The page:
The ERISA Industry Committee (ERIC) says that while the proposed rulemaking from the Equal Employment Opportunity Commission (EEOC) about employer wellness programs is a positive step forward, it could be improved.
ERIC suggests the regulations should conform as closely as possible to the current regulations under the Patient Protection and Affordable Care Act (ACA) that govern workplace wellness programs. Also, incentive limits should be aligned so that rewards in a self-only plan are based on the cost of self-only plans, and the incentives for families are based on the cost of family coverage.
ERIC recommended that the EEOC adopt an effective date no sooner than January 1, 2017, and begin with a good faith interpretation standard for the first year. In addition, it suggests employers should be permitted to use “gateway” designs in their benefit programs, where an employee is eligible for a certain benefit package or plan option as a result of participating in a wellness program.
According to ERIC, the EEOC should not impose limits on wellness program incentives offered outside of a group health plan, and the agency should end Genetic Information Nondiscrimination Act prohibitions on the use of incentives in requests for family medical history information and use of family medical history in disease management outreach.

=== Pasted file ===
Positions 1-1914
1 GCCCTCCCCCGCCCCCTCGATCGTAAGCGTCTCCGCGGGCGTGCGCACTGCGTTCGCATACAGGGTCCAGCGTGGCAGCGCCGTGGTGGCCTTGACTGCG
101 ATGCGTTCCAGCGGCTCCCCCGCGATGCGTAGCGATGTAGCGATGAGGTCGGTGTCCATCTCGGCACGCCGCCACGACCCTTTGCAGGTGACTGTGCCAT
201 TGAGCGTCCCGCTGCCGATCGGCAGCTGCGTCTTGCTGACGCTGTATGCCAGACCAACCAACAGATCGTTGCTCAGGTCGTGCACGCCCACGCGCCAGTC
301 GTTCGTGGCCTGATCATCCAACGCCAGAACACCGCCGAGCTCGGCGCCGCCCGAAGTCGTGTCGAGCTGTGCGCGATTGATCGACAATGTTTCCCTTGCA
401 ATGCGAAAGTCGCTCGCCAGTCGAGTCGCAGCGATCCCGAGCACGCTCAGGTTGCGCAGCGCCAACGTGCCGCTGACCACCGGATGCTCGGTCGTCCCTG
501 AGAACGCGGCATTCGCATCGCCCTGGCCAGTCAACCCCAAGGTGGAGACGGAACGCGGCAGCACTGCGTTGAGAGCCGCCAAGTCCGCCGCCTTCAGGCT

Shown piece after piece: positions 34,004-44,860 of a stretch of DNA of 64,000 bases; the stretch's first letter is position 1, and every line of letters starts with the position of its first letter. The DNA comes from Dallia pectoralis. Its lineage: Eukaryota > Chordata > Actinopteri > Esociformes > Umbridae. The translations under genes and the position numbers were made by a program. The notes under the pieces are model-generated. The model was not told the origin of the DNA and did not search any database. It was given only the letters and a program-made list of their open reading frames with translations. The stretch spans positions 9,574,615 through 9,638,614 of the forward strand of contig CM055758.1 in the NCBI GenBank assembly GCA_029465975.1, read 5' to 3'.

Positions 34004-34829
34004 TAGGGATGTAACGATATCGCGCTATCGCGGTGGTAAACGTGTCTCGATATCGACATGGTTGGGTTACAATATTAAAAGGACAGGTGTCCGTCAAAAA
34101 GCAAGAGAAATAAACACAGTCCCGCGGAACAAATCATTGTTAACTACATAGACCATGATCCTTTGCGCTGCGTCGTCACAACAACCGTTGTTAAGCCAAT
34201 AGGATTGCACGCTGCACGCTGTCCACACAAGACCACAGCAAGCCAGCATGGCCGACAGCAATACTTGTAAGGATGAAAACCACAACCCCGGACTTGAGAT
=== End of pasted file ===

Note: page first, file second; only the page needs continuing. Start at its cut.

Experts in the health and wellness program industry say the proposal from the EEOC in April did not address all the issues between employer wellness programs and the Americans with Disabilities Act (ADA). “The idea [behind issuing proposed rules for employer wellness programs] was to provide clarity and consistency, and while the EEOC was conceptually in the neighborhood, it provided a little more clarity, but a lot more inconsistency,” Michael Dermer, chief incentive officer at Welltok, a Denver-based company that created the CaféWell Health Optimization Platform, previously told PLANSPONSOR.
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